Transportation Modernization Act promotes economic growth and enhanced travel: Senator Mitchell
Bill C-49 is being sponsored in the Upper Chamber by Senator Grant Mitchell.
Government legislation to modernize rules surrounding transportation in Canada will create a safer and more reliable system that will promote economic growth and enhance travel, the Senate sponsor of the bill told the Upper Chamber during debate last week.
Bill C-49—known as the Transportation Modernization Act—is the result of extensive consultation on a wide range of measures related to air, railway and marine transportation, said Senator Grant Mitchell.
“Bill C-49 goes a long way to enhancing service, safety, competitiveness and capital investment in our rail, air and marine transportation systems,” Senator Mitchell said during a second reading speech on Nov. 9. “It is good public policy, and it has broad support amongst the industries it addresses, and the people and markets they serve.”
The Transportation Modernization Act is the Government’s first step in implementing the plan detailed in Transportation 2030 – A Strategic Plan for the Future of Transportation in Canada, which was announced by Minister of Transport Marc Garneau in November 2016.
The legislation was introduced in the Senate on November 2, 2017 after being adopted in the House of Commons.
Enhancing Safety, Service and Trade Corridors
The legislation addresses many air travel irritants by requiring that the Canadian Transportation Agency establish a new passenger rights regime that would outline clear standards of treatment in common travel situations, including financial compensation in some circumstances.
It would also increase the limit of foreign ownership of Canadian air carriers from 25 per cent to 49 per cent, with associated safeguards, in an effort to bring more competition into the sector.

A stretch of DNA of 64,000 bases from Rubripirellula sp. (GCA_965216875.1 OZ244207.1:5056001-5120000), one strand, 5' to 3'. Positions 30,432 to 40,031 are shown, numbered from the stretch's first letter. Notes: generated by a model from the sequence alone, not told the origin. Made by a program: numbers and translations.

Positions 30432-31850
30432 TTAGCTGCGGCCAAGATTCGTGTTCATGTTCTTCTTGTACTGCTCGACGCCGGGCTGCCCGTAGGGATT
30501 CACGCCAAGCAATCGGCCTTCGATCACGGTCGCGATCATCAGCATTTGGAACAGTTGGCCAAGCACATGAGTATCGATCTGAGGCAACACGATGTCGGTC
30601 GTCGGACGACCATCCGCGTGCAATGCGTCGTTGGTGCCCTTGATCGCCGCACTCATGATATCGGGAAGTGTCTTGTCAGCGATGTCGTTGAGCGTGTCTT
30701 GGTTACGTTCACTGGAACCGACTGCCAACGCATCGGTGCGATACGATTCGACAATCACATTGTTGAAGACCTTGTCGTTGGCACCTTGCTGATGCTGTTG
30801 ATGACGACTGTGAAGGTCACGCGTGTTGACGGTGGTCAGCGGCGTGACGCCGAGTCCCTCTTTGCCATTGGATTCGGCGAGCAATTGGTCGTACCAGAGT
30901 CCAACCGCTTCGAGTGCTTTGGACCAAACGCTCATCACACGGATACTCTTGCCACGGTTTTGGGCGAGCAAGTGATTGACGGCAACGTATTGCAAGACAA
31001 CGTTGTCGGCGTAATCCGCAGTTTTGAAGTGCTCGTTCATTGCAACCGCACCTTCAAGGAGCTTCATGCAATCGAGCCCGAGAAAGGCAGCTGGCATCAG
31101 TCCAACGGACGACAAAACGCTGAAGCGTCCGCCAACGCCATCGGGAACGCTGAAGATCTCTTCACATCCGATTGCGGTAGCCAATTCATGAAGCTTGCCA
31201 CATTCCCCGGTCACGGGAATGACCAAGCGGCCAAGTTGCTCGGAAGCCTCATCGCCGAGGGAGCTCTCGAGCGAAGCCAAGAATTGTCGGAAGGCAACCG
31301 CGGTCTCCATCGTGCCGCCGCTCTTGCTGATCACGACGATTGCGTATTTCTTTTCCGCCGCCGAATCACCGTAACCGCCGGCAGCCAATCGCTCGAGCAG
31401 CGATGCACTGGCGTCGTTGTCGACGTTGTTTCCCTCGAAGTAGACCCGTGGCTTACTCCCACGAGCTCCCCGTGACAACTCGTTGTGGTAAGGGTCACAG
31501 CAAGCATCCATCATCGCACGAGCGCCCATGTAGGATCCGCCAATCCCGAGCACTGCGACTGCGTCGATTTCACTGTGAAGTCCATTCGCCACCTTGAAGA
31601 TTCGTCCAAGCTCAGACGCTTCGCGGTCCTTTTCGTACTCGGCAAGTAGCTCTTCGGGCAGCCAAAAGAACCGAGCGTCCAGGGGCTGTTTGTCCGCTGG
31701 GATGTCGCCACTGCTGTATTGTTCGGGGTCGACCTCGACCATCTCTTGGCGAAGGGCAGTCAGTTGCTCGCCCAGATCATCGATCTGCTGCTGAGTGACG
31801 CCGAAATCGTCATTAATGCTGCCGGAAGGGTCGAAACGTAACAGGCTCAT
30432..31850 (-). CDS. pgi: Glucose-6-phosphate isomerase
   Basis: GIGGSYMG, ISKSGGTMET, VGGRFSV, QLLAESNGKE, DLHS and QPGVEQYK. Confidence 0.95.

In terms of rail transportation, the bill requires the Canadian Transportation Agency to offer formal and informal dispute resolution services. Railways companies would also be required to install voice and video recorders on trains as an increased safety feature.
Furthermore, Bill C-49 introduces a new competitive access measure called long-haul interswitching to help vulnerable shippers that only have access to the lines of a single railway company. It would require available railways to transport a shipper’s goods to a place where there is access to a competing railway.
Senator Mitchell said the legislation balances the need for competing commercial interests while ensuring that enterprises that are crucial to the Canadian economy—including farmers, forestry companies and mining businesses—are able to access lower cost shipping costs.
Finally, the bill also improves the efficiency of marine shipping in Canada by allowing all vessel owners to reposition their empty containers by ship—creating busier and more competitive ports. The provision currently only applies to Canadian and European Union vessel owners, leaving other foreign vessels owners to rely on rail or trucks to reposition.
Bill C-49 also proposes to allow Canadian port authorities to access loans and loan guarantees from the newly created Canada Infrastructure Bank to support investments in national trade corridors.
“A careful review of this bill reveals what I believe to be a legitimate and worthy effort to balance clearly competing and significant commercial interests, to recognize the need for competitiveness in various complex transportation markets, to pursue fairness for sometimes if not often vulnerable shippers, and to respond to the need for safety and enhanced customer service in transportation systems,” Senator Mitchell said.